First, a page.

It is mandatory that they have [insurance]. But, sometimes, the employers just pass to the agent to arrange [everything], like the working permit. […] Sometimes, the employers also don’t know. Because they asked the agent to do all these things.” MW-1

Migrant workers financial constraints.

Because migrant workers are often paid a daily wage, they are not paid when they miss work. Loss of wages is an additional financial burden on workers, preventing them from accessing care. Participants spoke of migrant workers not being given time off work to seek treatment and being penalised with fines for non-attendance. One participant shared that workers stand to lose an attendance bonus if they miss work.

If they fail to attend, they also got deducted from the attendance bonus. Because the worker in the manufacturing environment, they are supposed to achieve certain attendance to earn the attendance bonus.” IO-1

Migrant workers work hard and save their wages, to send home to support their families. Participants attested to the migrant worker’s tendency to prioritise remittance of income over all else, including healthcare and food.

I wouldn’t want my salary to be touched because I want to send the money back for my children’s education. So, if you are in that person’s shoe, you wouldn’t want to be them. Because you know there are mouths to feed, back in your country. You’d rather just sacrifice yours […]. Silently.” CSO-3

Participants shared that most migrants pay for clinic visits themselves. Family, friends and community members may pool their resources and contribute to the payment of large hospital bills.

[] those simple symptoms like flu […], they pay from their own pocket. And for those hospital bills []. For the deposit, normally, the immediate family would help. If the amount shoots up to be so high, they would conduct fundraising among their community.” IO-1

Fear of healthcare fees lead to healthcare avoidance.

Participants described migrant workers as less willing to spend money on healthcare. They delay or avoid seeking care by self-treating or using traditional medicine. Overall, most participants viewed traditional medicine as a cheaper alternative to conventional treatment, rather than a choice made due to cultural preference. Traditional medicine is also one of the few healthcare options available to the undocumented migrant.

"[…] The traditional doctors who come from the country of origin, they give traditional medicine to the workers. [] They may give a placebo, sugar water, [] or ‘jamu’ [traditional herbs] to workers. It is like an alternative healthcare system for workers. So, if you can’t afford high fees in the clinic, then they have access to these people, especially if you are undocumented." CSO-1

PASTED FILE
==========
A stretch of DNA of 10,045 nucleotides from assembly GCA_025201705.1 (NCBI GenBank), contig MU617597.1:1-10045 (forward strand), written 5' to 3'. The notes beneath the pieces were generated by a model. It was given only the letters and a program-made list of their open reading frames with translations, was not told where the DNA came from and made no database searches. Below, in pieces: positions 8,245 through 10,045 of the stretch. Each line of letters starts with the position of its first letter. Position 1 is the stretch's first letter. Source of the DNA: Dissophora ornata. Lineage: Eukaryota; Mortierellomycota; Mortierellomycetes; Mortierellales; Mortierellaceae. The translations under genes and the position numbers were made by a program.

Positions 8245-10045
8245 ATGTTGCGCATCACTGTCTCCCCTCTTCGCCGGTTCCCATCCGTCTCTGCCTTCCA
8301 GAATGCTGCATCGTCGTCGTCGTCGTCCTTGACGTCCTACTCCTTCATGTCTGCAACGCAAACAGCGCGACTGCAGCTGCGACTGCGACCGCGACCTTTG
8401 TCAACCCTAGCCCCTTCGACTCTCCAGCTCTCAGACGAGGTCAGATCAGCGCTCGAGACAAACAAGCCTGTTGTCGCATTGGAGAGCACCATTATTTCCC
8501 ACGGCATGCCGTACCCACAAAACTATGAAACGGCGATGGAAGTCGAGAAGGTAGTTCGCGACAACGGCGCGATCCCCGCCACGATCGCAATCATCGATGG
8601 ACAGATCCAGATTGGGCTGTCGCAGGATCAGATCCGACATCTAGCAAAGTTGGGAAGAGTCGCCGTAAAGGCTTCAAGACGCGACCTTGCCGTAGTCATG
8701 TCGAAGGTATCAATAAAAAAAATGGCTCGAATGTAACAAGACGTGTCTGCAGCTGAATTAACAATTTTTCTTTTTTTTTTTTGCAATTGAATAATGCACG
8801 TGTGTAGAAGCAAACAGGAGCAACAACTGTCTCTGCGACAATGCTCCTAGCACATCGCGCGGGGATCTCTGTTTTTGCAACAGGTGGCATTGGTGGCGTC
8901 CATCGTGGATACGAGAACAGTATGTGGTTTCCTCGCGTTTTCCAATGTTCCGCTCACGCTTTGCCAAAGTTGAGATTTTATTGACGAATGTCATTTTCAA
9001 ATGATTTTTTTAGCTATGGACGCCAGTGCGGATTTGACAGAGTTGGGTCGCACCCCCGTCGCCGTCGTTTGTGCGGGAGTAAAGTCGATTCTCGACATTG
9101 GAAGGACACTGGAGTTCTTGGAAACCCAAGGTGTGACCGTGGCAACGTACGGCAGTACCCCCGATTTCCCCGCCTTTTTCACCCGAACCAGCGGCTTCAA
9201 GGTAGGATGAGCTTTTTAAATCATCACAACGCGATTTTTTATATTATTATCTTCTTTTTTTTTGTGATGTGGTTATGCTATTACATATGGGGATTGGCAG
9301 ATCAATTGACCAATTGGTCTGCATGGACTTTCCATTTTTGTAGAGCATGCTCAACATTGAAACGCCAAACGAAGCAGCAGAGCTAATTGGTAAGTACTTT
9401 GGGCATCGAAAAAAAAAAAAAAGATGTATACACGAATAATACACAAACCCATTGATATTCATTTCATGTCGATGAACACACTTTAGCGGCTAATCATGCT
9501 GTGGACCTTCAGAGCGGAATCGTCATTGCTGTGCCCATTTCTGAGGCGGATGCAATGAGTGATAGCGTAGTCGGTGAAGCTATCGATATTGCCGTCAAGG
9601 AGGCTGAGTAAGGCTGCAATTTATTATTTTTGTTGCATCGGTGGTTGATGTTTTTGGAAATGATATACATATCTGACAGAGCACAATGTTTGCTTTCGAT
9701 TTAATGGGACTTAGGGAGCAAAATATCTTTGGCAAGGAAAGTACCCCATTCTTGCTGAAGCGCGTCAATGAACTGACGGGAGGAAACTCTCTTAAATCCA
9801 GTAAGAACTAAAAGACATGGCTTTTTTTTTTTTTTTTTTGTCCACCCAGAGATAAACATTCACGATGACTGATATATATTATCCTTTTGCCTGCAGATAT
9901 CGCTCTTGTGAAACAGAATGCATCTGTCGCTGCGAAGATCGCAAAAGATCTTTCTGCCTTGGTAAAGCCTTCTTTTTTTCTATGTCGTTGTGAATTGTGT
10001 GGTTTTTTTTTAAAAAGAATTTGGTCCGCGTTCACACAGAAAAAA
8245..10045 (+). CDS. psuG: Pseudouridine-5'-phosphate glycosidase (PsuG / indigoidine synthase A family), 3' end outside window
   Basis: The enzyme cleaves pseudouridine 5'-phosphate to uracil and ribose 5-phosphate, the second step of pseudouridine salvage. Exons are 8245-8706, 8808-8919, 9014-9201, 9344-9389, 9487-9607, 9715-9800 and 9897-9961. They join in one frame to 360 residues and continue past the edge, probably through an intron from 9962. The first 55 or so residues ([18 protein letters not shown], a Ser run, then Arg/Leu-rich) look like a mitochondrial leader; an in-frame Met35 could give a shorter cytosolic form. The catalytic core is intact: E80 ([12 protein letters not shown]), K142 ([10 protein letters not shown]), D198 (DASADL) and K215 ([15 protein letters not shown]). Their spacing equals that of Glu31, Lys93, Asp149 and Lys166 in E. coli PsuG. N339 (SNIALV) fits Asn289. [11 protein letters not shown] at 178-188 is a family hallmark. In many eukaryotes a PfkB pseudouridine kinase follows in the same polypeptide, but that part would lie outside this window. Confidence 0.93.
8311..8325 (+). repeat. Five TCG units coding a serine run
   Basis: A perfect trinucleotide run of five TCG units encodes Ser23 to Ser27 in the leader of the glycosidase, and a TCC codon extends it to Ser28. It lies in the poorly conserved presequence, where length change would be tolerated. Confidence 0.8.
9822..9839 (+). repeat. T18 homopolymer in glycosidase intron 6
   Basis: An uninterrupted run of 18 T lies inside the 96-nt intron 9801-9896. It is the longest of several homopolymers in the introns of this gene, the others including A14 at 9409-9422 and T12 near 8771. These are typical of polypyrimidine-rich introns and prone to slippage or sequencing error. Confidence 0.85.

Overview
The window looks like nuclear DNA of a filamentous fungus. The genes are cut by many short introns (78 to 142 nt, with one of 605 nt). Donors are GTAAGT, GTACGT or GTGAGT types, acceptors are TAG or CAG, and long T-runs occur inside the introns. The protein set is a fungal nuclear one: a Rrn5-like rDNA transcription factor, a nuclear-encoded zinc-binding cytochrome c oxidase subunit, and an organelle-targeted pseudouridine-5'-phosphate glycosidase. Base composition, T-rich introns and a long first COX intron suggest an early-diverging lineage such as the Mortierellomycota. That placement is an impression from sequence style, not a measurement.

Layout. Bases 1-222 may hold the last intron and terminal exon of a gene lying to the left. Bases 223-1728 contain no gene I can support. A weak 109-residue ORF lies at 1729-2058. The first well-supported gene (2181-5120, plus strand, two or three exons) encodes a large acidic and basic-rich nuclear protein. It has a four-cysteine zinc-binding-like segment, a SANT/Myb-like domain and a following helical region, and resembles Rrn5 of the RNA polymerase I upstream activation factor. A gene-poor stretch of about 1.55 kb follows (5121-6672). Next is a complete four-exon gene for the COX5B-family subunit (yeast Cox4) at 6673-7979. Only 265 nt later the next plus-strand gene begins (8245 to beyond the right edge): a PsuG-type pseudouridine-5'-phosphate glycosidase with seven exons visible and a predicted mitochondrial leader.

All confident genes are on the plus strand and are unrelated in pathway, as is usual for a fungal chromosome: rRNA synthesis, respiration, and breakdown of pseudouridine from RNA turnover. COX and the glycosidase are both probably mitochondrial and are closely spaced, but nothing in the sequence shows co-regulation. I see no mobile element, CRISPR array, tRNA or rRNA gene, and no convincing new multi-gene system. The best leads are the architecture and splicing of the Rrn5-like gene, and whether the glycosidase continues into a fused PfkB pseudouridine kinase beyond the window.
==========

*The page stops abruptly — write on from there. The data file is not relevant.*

Because of exorbitant OOPs, participants shared that migrant workers avoid treatment, often presenting late and in critical condition. Participants felt that poor outcomes may have been prevented if the workers sought medical treatment earlier.

That group that don’t have any [health] coverage, they avoid coming [to the clinic] because they can’t afford it. They know they don’t have enough money, then they try to wait, to prolong and then come a bit later. And then sometimes, the problem might worsen, and [] it costs more to solve it then actually solving it at the beginning.” MD-2

Differential pricing for foreigners and high OOP payments at public facilities was perceived as unfair.

"We also fear going to the [public] hospital or clinic. At hospitals, there is a double charge. For example, if local pay MYR 100 (USD 23), we pay MYR 200 (USD 47). If local pay MYR 500 (USD 116), the foreign worker pays MYR 1000 (USD 233). So expensive. Double the cost." MW-4 (translated from Malay)

Participants expressed that the fear of exorbitant hospital charges was the main reason given by migrant workers for avoiding public facilities, other than the requirement of legal documents.

Ability to pay affects doctors management.

Medical doctors interviewed shared that in the case of migrant workers, doctors are often forced to make management decisions based on the patient’s ability to pay. Resource constraints compromise the doctor’s ability to provide the best clinical care as needed.

I have seen patients in the worst-case scenario, […], maybe requiring intubation, requiring CT scan, or very high dose antibiotics, which are expensive. And, each time we want to consider treatment, we would have to consider who would pay for this treatment. So, there is a lot of delay in a lot of cases. Of course, the patient’s welfare will be compromised because our hands are tied.” MD-3

Undocumented migrants, legal status and healthcare

Access to healthcare is linked to immigration status.

Participants revealed that the lack of legal documents, like valid passports and work permits, are a major barrier to accessing care at public facilities. Patients are routinely asked to produce these documents at the registration counters of public facilities. Healthcare workers are obliged to inform the police or the immigration department when they encounter undocumented migrants. Some public hospitals have police and immigration counters located on their premises. Hence, undocumented migrants are detained and taken to immigration detention centres after receipt of emergency treatment. Participants declared that the perceived close cooperation between the health ministry and the immigration department essentially denies undocumented workers healthcare access at public hospitals.